DESPITE a welter of objections, councillors will be urged on Monday to approve plans for a major realignment of the A7 near Heriot to accommodate the Borders railway.
The recommendation to approve the Transport Scotland proposals comes from Scottish Borders Council’s planning officer Carlos Clarke.
Subject to a number of conditions, Mr Clarke is urging SBC’s planning committee to give the go-ahead for the project which will see the creation of two roundabouts, linking the major road at right angles, just north of Falahill Cottages.
That new link road will traverse the route of the rail bed and save Transport Scotland the expense of paying Transco in the region of £4million to re-route a high-speed gas main which would be required without the realignment.
The plans have been largely backed by the residents of Falahill which, if the bid is successful, will be accessed by a cul-de-sac – a section of the existing A7 – leading from the westernmost roundabout.
Indeed, seven letters of support have been received from the 11-household Falahill settlement.
But 33 letters of objection have also been submitted to SBC including two from the community councils of Heriot and Stow and Fountainhall. The thrust of the dissent is that the project will slow traffic on the busy arterial route and compromise road safety, while the lack of consultation by Transport Scotland outwith the residents of Falahill before the application was submitted in early November is also cited.
Aware of these concerns and with SBC requiring assurances over a range of technical issues, Transport Scotland’s project manager, Steven Milligan, wrote to Mr Clarke last week in support of the application.
He stressed that the proposal should not be compared with the current road arrangement, but rather with the road and rail alignment set out during the passage of the Waverley Railway (Scotland) Act, which received Royal Assent in 2006.
“This would involve the construction of a 180 metre-long skewed portal bridge structure below the A7 with signficant and unsightly extension walls as a consequence of the skew arrangement,” wrote Mr Milligan.
“The parliamentary proposal will also require the A7 to be raised vertically immediately to the north of Falahill Cottages with the road also having to be raised adjacent to the cottages to allow the A7 to cross over the railway.
“These works will involve significant disruption to A7 road traffic during the construction phase and a full diversion of the high pressure National Grid gas main.
“All of these issues are removed if this realignment proposal is accepted. Discussions with the key stakeholders at this location – the householders at Falahill – confirm the great majority are unhappy with what they perceive to be an obtrusive and unsightly option in comparison to the new proposals.”
He said Transport Scotland was “happy to comply” with a road safety audit, the preparation of which is a condition of Mr Clarke’s recommendation, which would cover the issues of traffic speed and roundabout lighting.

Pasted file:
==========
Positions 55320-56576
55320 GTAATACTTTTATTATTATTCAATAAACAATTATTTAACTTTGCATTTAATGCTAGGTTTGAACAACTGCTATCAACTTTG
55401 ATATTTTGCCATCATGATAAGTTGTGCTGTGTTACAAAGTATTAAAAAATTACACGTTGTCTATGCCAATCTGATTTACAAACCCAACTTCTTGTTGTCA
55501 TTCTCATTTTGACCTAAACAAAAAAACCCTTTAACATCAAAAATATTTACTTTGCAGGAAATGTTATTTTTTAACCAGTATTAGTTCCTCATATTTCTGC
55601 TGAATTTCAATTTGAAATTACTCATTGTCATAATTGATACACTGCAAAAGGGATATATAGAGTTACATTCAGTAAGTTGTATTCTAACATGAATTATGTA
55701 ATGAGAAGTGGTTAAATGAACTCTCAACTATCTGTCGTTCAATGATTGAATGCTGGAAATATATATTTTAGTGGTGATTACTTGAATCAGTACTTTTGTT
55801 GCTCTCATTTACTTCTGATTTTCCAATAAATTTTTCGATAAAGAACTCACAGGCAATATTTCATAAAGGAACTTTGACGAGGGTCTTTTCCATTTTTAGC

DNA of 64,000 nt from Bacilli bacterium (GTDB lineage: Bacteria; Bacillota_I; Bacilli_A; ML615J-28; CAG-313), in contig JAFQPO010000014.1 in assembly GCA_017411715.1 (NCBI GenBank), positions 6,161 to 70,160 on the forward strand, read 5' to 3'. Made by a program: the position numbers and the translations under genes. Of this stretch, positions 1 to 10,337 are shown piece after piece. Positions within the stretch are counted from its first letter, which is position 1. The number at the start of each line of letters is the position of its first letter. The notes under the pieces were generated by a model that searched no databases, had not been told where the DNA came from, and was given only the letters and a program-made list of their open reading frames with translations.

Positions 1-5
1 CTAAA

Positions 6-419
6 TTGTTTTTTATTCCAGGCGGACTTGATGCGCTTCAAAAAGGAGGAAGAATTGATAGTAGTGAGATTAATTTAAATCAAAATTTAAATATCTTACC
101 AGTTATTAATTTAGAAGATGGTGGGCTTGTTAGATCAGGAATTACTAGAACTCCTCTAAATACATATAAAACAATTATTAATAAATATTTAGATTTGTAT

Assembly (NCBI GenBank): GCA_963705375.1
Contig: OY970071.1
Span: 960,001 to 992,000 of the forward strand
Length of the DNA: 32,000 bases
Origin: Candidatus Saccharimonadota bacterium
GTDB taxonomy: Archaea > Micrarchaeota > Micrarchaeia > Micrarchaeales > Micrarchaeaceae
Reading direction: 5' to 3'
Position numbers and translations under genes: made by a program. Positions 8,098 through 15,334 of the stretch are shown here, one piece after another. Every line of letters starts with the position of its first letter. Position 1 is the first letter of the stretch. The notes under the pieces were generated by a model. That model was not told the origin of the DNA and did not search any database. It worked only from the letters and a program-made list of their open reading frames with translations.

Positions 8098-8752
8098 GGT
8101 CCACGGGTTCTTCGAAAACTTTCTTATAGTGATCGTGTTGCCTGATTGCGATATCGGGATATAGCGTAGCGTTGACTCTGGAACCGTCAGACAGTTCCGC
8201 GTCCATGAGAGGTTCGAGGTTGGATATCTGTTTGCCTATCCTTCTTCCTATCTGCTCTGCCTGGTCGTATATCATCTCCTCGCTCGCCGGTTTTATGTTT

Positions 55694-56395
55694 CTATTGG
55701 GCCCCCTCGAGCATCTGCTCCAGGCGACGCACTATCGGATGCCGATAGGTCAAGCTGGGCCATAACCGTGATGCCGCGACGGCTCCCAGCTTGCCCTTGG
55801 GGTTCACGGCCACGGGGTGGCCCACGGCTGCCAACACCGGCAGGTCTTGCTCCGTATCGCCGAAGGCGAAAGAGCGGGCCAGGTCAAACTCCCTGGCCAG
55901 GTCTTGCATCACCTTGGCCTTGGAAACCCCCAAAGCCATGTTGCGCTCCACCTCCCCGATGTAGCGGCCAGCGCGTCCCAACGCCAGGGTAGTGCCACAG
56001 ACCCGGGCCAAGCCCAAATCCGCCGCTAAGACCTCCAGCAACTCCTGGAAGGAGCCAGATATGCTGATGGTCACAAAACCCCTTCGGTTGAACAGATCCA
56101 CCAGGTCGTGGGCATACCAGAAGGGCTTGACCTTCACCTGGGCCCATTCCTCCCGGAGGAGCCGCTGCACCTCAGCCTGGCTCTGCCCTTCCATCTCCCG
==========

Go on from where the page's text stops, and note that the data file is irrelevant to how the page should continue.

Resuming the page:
Reacting to charges of lack of consultation, Mr Milligan said: “We feel it important to note Transport Scotland has followed all the processes required to submit a formal planning application of this type.
“This includes detailed and ongoing consultation with those most directly affected by the proposals, the residents of Falahill. The effect of this consultation is demonstrated by the fact that some 80 per cent of Falahill residents are in favour of the proposals.
“There was early engagement with SBC’s roads department and National Grid Gas to ensure there was general agreement to our proposals, including the use of the roundabout arrangement.
“Further consultation included meeting with and advising Stow and Fountainhall and Heriot community councils on November 15 and 24, 2010, when Transport Scotland advised that the impact on the journey time was in the order of only 15-17 seconds.”
Commenting on behalf of Heriot Community Council this week, secretary Pat Linton told TheSouthern: “These proposed roundabouts threaten the safety of everyone who uses the A7 and we are not collateral damage in a cost-cutting exercise in the construction of this railway.
“There is support for an alternative solution from community councils, residents and road-user groups throughout the area.
“And there are alternatives to the parliamentary proposal that re-routes the A7, improves road safety in this area, and provides the road with safe overtaking places without adding to the convoying of traffic or introducing two conflict points [the roundabouts].
“Such alternatives would still provide all of the benefits to the Falahill residents without compromising safety, adding to journey times and adding a supplementary and ongoing burden to greenhouse gases that damage our environment.
“The question is why is no-one at Transport Scotland prepared to meet with the communities and stakeholders affected by its proposals or consider all of the stakeholders’ very real concerns and proposed alternatives.
“If indeed Transport Scotland had identified the stakeholders affected by this proposal, why then did they not consult with all of them in their ‘detailed and ongoing consultation’?”